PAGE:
Corresponds to project goals
Every design is supposed to solve a specific task. Does the design help the project achieve its goals?
For example, in analyzing a landing page design, pay attention to how the offer is made. Does the CTA block look convincing? Does it make you want to click “Buy” or perform some other target action? If it’s a logo design, consider whether it matches the brand in meaning and visual implementation?
Color is the first thing that grabs a user’s attention, so it’s essential that it be appropriate to the subject matter. It’s a matter of visual marketing rather than design. Make sure the color palette is optimal. Does it answer the needs of the business? Do the colors or their combinations trigger the necessary emotions in the target audience? Does the color scheme correspond to the features of the sales offer?
Is the main offer attractive, interesting, and esthetic? Is there anything special and unique about it, anything that makes you want to examine it and learn more?
2. The usability layer
Ease of perception
Is it immediately clear what the design is and what task it solves? The immediacy of perception depends on how the design controls your attention.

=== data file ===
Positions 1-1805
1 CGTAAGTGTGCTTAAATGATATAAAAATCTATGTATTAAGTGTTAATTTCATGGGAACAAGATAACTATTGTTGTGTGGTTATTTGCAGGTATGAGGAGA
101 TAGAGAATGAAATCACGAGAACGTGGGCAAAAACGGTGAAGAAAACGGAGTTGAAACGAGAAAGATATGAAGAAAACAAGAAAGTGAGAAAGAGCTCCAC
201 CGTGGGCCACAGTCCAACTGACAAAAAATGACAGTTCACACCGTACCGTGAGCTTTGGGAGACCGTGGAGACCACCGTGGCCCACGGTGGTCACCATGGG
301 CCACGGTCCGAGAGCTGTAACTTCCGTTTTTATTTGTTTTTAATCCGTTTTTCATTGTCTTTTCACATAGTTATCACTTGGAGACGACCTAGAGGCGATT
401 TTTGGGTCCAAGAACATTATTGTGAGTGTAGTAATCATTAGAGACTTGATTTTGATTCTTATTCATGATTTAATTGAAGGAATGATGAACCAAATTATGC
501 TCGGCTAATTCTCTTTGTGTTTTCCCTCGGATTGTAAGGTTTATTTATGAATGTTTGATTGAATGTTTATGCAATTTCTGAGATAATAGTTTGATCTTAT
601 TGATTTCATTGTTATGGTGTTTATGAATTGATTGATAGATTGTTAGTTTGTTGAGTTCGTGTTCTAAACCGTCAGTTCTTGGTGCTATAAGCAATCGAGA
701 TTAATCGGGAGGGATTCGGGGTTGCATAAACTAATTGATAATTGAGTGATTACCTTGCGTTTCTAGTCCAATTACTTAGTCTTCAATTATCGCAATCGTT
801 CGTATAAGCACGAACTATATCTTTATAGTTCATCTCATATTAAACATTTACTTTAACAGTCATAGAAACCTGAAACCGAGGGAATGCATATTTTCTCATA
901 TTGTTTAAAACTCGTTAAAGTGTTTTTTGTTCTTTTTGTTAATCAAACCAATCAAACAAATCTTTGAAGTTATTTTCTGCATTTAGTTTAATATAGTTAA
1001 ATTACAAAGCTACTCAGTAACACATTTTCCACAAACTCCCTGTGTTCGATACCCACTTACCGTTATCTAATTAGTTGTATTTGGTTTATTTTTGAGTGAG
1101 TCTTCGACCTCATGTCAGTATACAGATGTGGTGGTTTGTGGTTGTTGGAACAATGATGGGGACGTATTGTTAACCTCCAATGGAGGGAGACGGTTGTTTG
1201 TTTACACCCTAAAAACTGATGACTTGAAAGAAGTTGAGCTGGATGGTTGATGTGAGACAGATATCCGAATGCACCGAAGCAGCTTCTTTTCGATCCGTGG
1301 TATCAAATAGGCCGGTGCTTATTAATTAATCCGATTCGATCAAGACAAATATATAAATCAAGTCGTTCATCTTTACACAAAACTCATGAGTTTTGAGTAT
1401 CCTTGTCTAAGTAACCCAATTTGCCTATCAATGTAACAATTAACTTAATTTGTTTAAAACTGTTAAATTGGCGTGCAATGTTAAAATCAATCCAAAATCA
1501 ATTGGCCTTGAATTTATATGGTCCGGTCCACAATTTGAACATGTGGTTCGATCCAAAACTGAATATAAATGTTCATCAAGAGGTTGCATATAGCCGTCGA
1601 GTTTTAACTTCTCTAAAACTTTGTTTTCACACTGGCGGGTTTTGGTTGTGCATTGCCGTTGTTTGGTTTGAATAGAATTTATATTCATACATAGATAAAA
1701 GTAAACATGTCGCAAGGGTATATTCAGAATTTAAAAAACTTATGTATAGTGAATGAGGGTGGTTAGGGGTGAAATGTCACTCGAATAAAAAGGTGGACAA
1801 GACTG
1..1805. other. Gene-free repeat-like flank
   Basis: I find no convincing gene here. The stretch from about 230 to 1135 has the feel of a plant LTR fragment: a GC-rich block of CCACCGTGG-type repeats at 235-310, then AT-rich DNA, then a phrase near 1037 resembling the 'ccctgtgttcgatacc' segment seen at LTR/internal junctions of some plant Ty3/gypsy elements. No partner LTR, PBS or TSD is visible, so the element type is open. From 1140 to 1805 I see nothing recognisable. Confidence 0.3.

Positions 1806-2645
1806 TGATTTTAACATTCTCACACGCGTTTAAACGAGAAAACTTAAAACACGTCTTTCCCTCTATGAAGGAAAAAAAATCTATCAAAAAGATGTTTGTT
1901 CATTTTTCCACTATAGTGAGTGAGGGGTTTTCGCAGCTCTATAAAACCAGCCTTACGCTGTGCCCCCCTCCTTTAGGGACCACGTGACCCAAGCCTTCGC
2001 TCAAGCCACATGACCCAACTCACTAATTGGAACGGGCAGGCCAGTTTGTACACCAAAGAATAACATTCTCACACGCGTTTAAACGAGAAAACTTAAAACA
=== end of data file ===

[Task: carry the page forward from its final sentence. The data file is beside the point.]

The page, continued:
Ease of perception depends on the following:
- layout structure
- content hierarchy
- visual leads
Try to consciously track your eye movements around the page.
- Does your eye linger on the necessary highlights?
- Does your eye move smoothly or does it “stumble”?
- Does it get distracted by secondary elements?
- Does it lose focus with nothing to focus on?
- Does it lead to the main goal? How quickly does it happen?
Functionality is basically everything that helps the user reach the goal quicker and easier. Website options, tools, or micro interaction elements cannot be tested quickly with the naked eye. However, any visuals can be evaluated by the following parameters:
- intuitiveness of use
- recognizability of elements
- lack of visual obstacles